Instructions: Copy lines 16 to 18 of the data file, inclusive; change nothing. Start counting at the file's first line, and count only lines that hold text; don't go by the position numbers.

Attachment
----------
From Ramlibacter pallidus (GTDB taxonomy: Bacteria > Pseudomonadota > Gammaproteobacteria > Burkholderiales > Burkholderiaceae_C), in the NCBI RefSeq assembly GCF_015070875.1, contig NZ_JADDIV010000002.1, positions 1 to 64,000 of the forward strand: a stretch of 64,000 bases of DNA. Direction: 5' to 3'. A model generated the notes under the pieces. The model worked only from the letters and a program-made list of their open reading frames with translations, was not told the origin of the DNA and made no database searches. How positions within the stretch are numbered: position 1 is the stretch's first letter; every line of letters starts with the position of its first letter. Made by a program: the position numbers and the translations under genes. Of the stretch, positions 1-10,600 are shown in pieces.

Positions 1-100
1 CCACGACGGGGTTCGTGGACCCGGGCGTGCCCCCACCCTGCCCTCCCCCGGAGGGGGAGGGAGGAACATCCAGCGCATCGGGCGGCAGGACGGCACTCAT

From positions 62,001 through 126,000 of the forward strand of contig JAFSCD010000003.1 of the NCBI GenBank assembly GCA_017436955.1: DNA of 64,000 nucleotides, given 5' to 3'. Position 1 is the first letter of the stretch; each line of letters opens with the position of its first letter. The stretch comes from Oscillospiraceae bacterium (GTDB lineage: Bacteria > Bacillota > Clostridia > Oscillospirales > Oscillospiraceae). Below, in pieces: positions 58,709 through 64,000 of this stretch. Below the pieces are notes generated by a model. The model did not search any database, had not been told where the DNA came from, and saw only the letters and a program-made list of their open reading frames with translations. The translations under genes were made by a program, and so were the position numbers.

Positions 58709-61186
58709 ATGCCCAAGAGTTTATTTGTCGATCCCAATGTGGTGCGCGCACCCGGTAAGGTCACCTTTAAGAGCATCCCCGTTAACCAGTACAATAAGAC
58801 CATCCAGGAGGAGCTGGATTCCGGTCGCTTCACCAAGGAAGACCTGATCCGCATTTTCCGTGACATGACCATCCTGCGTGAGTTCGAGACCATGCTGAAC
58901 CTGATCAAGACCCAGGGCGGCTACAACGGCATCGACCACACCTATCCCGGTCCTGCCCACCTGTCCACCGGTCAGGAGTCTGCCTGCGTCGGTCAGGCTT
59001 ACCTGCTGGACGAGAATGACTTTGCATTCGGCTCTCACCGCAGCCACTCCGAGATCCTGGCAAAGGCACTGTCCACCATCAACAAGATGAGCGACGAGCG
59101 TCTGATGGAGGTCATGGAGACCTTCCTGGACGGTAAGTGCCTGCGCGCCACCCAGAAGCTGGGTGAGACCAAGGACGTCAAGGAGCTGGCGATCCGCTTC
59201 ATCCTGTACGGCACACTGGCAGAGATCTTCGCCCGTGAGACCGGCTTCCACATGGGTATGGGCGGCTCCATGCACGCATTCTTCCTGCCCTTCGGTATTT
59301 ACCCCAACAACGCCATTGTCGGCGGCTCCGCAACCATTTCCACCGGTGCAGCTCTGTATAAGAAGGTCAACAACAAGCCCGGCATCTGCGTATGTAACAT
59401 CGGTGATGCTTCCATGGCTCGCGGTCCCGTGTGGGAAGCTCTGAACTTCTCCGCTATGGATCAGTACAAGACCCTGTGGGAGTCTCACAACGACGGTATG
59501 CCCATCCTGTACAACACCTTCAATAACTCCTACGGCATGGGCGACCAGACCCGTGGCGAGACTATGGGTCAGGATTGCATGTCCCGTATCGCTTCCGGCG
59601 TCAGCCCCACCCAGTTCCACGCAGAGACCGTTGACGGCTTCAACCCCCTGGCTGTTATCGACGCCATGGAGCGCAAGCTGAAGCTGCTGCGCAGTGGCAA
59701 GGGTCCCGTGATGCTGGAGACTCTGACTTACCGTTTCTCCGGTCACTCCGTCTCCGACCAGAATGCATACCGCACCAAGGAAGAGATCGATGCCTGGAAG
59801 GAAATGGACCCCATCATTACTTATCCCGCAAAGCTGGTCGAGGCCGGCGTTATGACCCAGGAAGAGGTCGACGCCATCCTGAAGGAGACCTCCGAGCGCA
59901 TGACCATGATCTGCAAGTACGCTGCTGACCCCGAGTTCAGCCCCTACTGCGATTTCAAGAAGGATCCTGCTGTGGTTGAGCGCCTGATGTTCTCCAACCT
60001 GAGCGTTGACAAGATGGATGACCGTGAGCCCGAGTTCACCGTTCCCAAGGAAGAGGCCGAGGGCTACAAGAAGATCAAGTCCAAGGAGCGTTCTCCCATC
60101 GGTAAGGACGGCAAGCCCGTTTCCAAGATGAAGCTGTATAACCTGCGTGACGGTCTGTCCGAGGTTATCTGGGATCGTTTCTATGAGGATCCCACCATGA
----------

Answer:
59701 GGGTCCCGTGATGCTGGAGACTCTGACTTACCGTTTCTCCGGTCACTCCGTCTCCGACCAGAATGCATACCGCACCAAGGAAGAGATCGATGCCTGGAAG
59801 GAAATGGACCCCATCATTACTTATCCCGCAAAGCTGGTCGAGGCCGGCGTTATGACCCAGGAAGAGGTCGACGCCATCCTGAAGGAGACCTCCGAGCGCA
59901 TGACCATGATCTGCAAGTACGCTGCTGACCCCGAGTTCAGCCCCTACTGCGATTTCAAGAAGGATCCTGCTGTGGTTGAGCGCCTGATGTTCTCCAACCT